Mimosa in the Garden

  • Le Mimosa illumine les jardins en hiver

The Mimosa belongs to the genus Acacia and the sub-family of Mimosoideae.

The different species are used for very varied purposes: cut flowers, ornamental plant or rockeries, defensive hedges or as a wind break, sand and soil control, but also for perfumery. It is mainly grown in southern Australia, South Africa and France.

Main Characteristics 

Soil type: fairly poor and particularly well-drained or even dry soil, and stony soils because mimosa cannot grow in stagnant water

Mimosa in the Mandelieu hills

Soil quality: acid Soil moisture: normal

Use: cut, tubs, cut flowers

Height: tree 6 m high (30 m in the land of origin)

Type of plant: tree with flowers

Type of vegetation: hardy

Type of foliage: persistent

Hardiness: up to-10°C in a sheltered place

Planting potting: spring

Method of multiplication: sow in the warm weather, graft, budding in mid-summer

Watering: particularly in the first year, one watering a week will suffice

Pruning mimosa in Mandelieu

Pruning: recommended, every year, especially in windy regions. After flowering, cut branches which have flowered to prevent pods forming unnecessarily. Balance the branch and lighten it by removing poorly placed or redundant branches. Small velvety golden yellow braids (Glomeruli), gathered in bouquets are hung directly on the stem (called "sessiles"). The evergreen light green, sometimes blueish foliage is decorative all year round. Often very light, it is similar to that of some ferns.


Different Varieties 800 species have been identified out of an estimated 1200.

The main varieties of Mimosa cultivated in the south-east are grown from dealbata: the Mirandole occupies 60% of surfaces, the Astier: 10% and le Gaulois: 30%. It is the most resistant mimosa to cold with is more commonly called the "four seasons", it needs more water but, on the other hand, it blooms several times a year.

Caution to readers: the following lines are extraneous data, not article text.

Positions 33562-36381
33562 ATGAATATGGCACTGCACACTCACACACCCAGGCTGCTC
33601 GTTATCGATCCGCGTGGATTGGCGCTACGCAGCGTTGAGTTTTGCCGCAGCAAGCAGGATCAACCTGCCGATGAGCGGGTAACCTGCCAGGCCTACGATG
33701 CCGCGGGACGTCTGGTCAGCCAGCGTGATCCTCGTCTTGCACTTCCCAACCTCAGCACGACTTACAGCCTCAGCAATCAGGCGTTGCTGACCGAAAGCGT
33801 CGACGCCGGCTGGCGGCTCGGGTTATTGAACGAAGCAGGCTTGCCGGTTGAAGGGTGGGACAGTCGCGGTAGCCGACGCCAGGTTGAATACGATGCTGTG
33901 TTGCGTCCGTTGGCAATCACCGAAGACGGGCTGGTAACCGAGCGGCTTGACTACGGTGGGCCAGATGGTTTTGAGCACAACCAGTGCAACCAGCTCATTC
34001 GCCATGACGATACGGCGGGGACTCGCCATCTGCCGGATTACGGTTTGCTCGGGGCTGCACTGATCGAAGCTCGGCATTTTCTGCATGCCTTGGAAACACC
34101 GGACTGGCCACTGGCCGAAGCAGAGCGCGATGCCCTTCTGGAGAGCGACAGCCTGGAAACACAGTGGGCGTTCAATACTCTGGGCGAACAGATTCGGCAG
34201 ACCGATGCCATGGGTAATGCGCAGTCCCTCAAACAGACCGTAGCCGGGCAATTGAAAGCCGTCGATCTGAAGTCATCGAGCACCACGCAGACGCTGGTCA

Some of these varieties:

- Gaulois (Acacia Dealbata) A large very sturdy tree with dark green foliage. Bipennate divided leaves. Abundant flowering (sulphur yellow) which emerges largely from the foliage at the end of January to March.

- Tournaire (Acacia Dealbata) Average development. The leaves are short, pressed and dark green. The young shoots have red wood. Early flowering from the end of December to January. Flowers in long upright clusters in a pure brilliant yellow.

- Mirandole (Acacia Dealbata) Big development. Large bipennate light green leaves. Flowers in a large cluster of a pure brilliant yellow from the end of December to February. To be reserved for large gardens.

- Bon accueil (Acacia Decurrens) Average tree. Yellow angular branches. Beautiful green pinnate leaves. Leaves spaced out. Large clusters of flowers which go beyond the foliage. Very large very fragrant grains. Flowering January-February. Large garden.

- 4 seasons Mimosa (Acacia Retinodes) This is one of the more resistant to cold (from -9°C to -10°C). Flowering spring-summer.

The symbols of mimosa

Light yellow, mimosa is one of the most used flowers in the field of symbolism. With a delicate scent, it speaks to a southern French accent. Here and there, the flower radiates and completely naturally represents the Sun.

In the language of flowers, mimosa evokes: Secret love, Security, Enhanced sensitivity. It is also the flower of reunions.

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